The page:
Using Story Templates to Create Random Stories


A Story template is a special kind of record that can generate new story records from other information in the same campaign. They can be used for any number of purposes to generate descriptions of places, npcs, items or indeed anything pertinent to the campaign.

To access the list of Templates in the campaign click on the "Templates" button in the Story records campaign list. New story records can be generated from the template by clicking on the "Generate" button at the bottom of the story template record window.

As part of the generation of the new story record, the template will look for special text information that it will generate replacements for. The new story record will be placed into the current campaign story listing, and the story record will be displayed.

Template Example

To illustrate the potential of this new feature let us walk through an example. We'll create a Template which we can use any number of times to generate a general store that the PCs might visit during their travels. We want it to have a name, a brief description of the proprietor and the building and also we want a list of goods that are for sale. We could also place a limit on the number of gold pieces that the store might have available to buy surplus gear from the party and also work out how expensive the goods are in the shop.



In order to achieve all of this we are going to need a large number of tables that our template will use to generate our story entry. We want a table for the first and last name of the business and one each for the exterior and interior description. We'll also need some tables to describe the proprietor and a few more tables from which we can generate stock. The graphic on the right shows some of the tables that I created for this example.

As you can see most of them are straightforward and very simple tables. Note, however he Magic Item Stock table. This one rolls a random number of times on a table from the Dungeon Master's Guide. In order for the Template to work this module will need to be open in the Library. For more information on creating tables see the tables article.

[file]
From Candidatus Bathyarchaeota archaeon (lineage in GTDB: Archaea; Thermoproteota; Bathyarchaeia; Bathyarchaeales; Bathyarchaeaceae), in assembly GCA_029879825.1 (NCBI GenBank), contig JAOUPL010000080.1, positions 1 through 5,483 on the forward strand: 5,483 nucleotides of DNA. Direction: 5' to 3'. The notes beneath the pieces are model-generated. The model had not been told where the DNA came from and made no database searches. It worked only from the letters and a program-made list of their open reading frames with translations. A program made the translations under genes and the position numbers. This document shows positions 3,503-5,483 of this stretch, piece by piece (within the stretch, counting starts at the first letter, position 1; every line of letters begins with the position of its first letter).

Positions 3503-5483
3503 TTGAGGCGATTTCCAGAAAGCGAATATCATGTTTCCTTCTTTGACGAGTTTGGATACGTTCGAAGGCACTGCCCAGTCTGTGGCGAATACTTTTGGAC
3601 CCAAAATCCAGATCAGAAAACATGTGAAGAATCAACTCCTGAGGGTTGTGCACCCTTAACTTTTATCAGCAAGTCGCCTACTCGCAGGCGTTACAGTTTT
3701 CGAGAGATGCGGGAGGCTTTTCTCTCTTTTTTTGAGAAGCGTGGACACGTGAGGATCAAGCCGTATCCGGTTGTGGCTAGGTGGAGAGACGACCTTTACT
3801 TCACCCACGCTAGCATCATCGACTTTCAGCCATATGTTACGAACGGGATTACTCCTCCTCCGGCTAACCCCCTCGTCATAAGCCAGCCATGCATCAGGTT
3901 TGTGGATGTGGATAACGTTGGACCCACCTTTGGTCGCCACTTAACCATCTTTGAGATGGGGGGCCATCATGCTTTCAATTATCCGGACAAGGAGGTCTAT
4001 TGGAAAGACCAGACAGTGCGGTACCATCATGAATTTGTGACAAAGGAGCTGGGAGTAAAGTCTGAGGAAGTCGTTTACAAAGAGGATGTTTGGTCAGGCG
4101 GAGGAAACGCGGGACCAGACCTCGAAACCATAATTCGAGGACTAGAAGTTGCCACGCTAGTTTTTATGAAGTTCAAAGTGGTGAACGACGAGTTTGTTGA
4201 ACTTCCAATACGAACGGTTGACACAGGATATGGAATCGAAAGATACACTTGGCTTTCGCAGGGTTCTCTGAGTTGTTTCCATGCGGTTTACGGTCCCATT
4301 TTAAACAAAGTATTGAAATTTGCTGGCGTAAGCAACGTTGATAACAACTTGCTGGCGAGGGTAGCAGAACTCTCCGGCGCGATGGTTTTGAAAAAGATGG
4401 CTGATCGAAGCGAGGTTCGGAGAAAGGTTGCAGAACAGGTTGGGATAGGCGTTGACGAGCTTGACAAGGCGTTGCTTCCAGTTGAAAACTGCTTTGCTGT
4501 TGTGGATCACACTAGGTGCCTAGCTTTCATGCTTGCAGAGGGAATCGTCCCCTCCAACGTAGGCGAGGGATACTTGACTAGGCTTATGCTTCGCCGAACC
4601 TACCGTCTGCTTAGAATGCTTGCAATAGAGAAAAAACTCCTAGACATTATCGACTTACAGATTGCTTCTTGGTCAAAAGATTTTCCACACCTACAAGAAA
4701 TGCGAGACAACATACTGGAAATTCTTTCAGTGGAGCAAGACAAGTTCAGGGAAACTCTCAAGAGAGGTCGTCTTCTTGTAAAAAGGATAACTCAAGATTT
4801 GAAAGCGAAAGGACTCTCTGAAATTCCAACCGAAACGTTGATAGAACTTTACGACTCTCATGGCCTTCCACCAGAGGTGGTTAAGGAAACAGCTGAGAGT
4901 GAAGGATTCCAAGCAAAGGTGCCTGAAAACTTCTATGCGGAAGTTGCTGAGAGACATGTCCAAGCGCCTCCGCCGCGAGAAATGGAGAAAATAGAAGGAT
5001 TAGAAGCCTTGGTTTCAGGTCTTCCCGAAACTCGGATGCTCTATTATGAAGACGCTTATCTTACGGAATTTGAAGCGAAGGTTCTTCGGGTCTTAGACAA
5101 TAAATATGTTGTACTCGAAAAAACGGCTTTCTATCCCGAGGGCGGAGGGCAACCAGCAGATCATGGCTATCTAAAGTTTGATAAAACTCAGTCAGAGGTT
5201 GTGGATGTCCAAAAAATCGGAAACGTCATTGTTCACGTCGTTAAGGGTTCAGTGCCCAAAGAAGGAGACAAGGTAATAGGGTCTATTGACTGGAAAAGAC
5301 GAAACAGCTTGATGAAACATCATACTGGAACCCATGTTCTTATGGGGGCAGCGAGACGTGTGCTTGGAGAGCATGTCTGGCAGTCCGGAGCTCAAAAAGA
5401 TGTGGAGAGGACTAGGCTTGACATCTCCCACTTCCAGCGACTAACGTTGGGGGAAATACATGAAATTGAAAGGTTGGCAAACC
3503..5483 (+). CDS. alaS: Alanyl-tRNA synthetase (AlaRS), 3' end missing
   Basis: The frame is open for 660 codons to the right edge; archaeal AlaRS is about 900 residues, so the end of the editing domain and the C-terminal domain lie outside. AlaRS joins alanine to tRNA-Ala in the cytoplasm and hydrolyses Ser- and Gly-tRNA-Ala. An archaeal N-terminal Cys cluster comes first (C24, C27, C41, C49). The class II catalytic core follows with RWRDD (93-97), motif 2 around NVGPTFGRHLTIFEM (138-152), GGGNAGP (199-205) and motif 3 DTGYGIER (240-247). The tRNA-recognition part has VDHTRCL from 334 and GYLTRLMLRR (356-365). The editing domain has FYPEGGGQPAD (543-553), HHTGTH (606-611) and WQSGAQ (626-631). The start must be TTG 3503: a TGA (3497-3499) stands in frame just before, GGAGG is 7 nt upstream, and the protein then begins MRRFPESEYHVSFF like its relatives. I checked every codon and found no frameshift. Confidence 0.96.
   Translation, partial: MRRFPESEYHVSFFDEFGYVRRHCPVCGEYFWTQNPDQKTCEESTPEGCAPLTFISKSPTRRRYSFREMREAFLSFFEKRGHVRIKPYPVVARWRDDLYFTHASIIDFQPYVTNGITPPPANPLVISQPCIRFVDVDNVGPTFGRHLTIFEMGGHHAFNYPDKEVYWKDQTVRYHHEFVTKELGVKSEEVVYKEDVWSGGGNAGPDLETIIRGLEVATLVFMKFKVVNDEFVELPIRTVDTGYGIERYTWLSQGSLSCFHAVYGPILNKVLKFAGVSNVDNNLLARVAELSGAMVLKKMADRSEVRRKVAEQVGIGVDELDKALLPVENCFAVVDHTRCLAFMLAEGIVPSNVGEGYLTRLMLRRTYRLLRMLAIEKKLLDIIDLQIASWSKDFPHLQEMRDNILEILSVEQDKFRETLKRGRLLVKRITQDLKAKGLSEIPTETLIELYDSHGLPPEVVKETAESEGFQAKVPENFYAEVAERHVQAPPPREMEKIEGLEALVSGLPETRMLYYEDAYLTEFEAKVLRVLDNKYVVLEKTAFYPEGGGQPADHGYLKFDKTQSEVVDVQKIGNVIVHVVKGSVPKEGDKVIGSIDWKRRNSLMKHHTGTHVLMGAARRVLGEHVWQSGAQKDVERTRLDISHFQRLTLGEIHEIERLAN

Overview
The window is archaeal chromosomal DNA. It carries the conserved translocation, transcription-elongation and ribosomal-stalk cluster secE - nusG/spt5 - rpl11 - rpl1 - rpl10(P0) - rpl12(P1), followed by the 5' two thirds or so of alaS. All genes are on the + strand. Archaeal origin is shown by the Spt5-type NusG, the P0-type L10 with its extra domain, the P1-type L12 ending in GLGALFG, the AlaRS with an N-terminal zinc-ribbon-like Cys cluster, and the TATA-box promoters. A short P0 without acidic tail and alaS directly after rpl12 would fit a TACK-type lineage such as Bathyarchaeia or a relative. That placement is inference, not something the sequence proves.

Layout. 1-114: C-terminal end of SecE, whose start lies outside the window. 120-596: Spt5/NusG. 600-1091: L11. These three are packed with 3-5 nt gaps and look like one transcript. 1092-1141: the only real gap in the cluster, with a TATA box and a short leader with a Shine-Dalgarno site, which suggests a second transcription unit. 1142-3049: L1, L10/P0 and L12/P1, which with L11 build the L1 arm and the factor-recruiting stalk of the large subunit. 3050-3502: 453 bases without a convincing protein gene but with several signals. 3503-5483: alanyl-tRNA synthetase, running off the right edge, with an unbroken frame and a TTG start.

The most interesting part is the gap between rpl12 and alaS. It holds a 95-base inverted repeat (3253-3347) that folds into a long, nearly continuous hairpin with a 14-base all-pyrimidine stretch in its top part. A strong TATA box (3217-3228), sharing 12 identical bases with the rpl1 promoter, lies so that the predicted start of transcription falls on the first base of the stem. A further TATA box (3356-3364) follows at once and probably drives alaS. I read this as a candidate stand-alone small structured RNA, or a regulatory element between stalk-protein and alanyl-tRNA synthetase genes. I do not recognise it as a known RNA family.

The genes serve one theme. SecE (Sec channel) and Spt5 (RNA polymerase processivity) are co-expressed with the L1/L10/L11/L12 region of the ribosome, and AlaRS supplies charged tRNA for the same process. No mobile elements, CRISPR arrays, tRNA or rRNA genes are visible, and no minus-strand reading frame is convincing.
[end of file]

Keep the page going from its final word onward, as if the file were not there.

Getting Started

Once you have all of your resources in place you can start building your template. Click on Story from the menu down the right hand side and then on the 'Templates' button on the top of the window that opens to create a new, blank, template.

A Template is very like a normal story entry in many respects and so it will accept formatted text including headings, bold, italic, tables, lists and speech bubbles. So let's give the Template a name 'The Village Store'.


First up we want to give the store a description including a name. So we can create a new heading 'Building' and under that we can start creating the template. Type in 'Name:' and then after it put the name of the tables we will be using for the shop's name; so we end up with:

Name: [Name One] [Name Two]

When you generate the story from this template it will print out 'Name:' onto the story and it will then call the table [Name One] where it will roll a random entry from that table and place it in the story replacing [Name One]. It will then do the same for [Name Two]. What you end up with then is something like 'Name: Bob's Shop'. Anywhere that you want the template to access a table and get a result from that table you enclose the table name in the template with square brackets [ ].

So go ahead and fill out the first part of the Template with the description of the building and the proprietor. If you then click on the 'Generate' button at the bottom of your template a new story will be created and, if all has gone well, it will have filled in the table names with the results of rolling on those tables. You should end up with something approaching the graphic ion the right.

More Complex